Jessica Harris watches a small screen collaboration.
Different rooms, different worlds. Through this series of beautifully performed dances, Rambert presented cameos of how we live our lives, and of the diversity of human experience and identity.
As we peeked through windows, we saw a shifting sequence of encounters and experiences. And we glimpsed the marks these made. As the encounters changed, so did the impressions left on our minds: images of disorientation and dissonance, of tension and trust, and of uncertainty and hope.
Some of the pieces were humorous, others were surreal and filled with ambiguity. A bit like life, really. But running through the work was a sense of our interconnectivity as human beings, and of our inter-dependency.
Produced specially for the small screen, the large stage more normally used for dance gave way to small spaces confined by four walls. This enabled a feeling of being almost in the rooms. It was a joy to be so close to the dancers, courtesy of clever camera work, and to recognize a little of the physical and emotional challenges of their performance. The production was all the more poignant for our intimate positioning within it, as an audience.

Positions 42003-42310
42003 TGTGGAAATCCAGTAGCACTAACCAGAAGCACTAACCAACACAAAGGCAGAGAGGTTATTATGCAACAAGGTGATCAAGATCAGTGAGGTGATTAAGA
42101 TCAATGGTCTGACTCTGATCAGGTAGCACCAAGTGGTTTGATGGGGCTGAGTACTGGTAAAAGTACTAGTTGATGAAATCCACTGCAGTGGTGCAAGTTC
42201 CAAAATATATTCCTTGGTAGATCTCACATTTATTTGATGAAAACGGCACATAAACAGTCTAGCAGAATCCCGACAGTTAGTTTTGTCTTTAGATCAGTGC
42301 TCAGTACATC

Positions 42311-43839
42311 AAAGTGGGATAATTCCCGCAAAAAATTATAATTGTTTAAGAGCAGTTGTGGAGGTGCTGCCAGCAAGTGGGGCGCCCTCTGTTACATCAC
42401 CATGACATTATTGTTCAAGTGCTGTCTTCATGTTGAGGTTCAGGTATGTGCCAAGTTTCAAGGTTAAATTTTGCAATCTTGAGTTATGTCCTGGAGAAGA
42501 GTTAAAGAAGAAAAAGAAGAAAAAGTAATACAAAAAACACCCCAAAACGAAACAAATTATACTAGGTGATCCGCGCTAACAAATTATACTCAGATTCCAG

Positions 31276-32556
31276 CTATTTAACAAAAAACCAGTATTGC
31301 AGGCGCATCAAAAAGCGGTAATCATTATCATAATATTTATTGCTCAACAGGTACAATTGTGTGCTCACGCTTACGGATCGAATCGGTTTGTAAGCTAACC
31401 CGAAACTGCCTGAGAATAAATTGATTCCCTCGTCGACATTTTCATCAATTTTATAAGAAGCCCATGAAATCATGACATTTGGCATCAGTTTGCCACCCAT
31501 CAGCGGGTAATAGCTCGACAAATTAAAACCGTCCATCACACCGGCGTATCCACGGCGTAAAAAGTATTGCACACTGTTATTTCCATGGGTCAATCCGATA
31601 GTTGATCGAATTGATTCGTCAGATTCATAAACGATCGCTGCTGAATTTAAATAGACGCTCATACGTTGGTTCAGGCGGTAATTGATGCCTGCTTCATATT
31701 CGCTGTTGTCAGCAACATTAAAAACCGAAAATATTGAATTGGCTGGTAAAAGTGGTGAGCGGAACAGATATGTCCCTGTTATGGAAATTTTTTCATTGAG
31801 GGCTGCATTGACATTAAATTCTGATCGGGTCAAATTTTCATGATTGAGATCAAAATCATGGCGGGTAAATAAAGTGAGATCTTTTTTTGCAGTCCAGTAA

The production’s lighting was well considered, enhancing the effectiveness of Rooms on a small screen, whilst the musical score was as diverse as each of the dance pieces.
Choreographer and theatre and award winning film director was Norwegian Jo Strømgren. Talking about Rooms, Jo said; “Diversity is a bouquet of different colours and I love it… Rooms offers glimpses through the windows of different people’s lives, to create a kind of mosaic of the cityscape environment. It’s like the unfinished narrative you create in your head as you pass by windows on a bike ride.”
Rooms involved 17 dancers, 36 scenes and 100 characters. As part of a new partnership between Birmingham Hippodrome and Rambert, it promises an exciting and creative future.